All You Need To Know About Soil Compaction

8 thoughts on “All You Need To Know About Soil Compaction”

  1. Reading about farming makes things like cover crops and crop rotation so simple, you wonder why it’s ever done poorly. Then you actually try farming and get hung up on things like plowing your winter cover crop under during a wet spring and realize it’s a lot harder than you expected.

    The only way it can be done is to get people back on the land. Though, it doesn’t seem too likely from the comments on this article Nicolette Hahn Niman wrote for the Atlantic.

    Oxen and horses are a pretty great alternative still used successfully by our Amish neighbors. Of course they come with their own set of drawbacks and challenges, but it’s nice to see a growing number of small farmers exploring animals as an option.

    1. The use of farm animals is such a fascinating topic! I read about it recently when I perused the writings of Wendell Berry – he is an advocate for turning to the Amish to learn about well-managed, sustainable farm management as well. The article you linked to looks really interesting as well. Thanks for your input!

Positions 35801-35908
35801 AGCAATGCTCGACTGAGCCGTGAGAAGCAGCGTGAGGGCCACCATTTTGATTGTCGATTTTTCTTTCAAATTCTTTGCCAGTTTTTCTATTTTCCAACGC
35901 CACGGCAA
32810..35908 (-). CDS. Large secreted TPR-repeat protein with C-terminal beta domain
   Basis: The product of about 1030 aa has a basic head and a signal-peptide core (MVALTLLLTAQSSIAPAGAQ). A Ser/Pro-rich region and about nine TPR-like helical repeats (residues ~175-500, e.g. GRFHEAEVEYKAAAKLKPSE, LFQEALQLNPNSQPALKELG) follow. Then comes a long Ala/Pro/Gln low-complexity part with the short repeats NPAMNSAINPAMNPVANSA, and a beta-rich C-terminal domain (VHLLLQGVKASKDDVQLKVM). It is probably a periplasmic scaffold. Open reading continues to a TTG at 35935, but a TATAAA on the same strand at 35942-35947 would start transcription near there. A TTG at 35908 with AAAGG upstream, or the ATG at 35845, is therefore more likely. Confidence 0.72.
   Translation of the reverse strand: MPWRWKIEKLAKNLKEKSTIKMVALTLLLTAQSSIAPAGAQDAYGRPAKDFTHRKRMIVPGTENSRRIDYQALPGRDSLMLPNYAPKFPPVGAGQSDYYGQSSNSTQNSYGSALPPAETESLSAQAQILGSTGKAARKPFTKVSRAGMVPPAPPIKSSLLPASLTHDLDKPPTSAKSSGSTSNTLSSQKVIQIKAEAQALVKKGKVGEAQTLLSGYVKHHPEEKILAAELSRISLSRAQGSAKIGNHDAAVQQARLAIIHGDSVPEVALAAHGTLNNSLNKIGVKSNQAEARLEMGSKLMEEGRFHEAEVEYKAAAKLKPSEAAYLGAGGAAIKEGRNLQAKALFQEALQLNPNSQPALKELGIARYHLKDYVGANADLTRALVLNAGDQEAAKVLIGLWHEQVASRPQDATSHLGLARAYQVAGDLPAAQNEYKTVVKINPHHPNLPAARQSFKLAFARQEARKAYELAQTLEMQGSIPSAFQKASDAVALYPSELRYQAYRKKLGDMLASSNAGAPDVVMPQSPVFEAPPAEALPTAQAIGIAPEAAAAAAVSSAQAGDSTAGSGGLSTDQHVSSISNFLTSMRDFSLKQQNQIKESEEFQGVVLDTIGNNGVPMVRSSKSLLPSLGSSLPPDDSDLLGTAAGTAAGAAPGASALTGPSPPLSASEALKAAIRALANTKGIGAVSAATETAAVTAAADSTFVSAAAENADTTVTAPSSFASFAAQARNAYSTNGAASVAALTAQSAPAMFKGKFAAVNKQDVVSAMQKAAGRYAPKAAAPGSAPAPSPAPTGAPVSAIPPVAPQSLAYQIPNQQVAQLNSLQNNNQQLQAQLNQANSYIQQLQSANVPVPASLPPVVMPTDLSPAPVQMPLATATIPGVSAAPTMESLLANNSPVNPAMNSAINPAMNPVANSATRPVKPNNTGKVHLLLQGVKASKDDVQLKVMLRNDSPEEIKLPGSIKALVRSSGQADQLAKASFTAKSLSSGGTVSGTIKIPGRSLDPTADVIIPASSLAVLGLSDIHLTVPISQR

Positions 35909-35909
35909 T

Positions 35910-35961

2. Wow this is an incredibly helpful post. My garden this year is mostly clay, so compaction is a major concern that I didn’t fully understand the whys and hows of. Thanks so much for sharing this level and detail of information. It’s much appreciated!!

    Jackie, I couldn’t agree more! Well said. : )

    1. Yay, I’m happy this helped! It’s always great for me to have a reason to do some research as well (feels less like an evening lost on Wikipedia, haha). You can get lost in the details though… 😉

  3. Having followed your blog because I’m interested in food waste, the obesity crisis, and just love food myself- I’m happy that I can learn deeper through your posts about other topics, e.g. the details in agriculture and food production, that I never spent too much time thinking about. Great work for getting these cognitive wheels going

    1. Yay I am glad it’s helpful for you! For me it’s just the same – I am a huge city girl but at least that means there is a lot of room to improve my understanding of agricultural issues 😉

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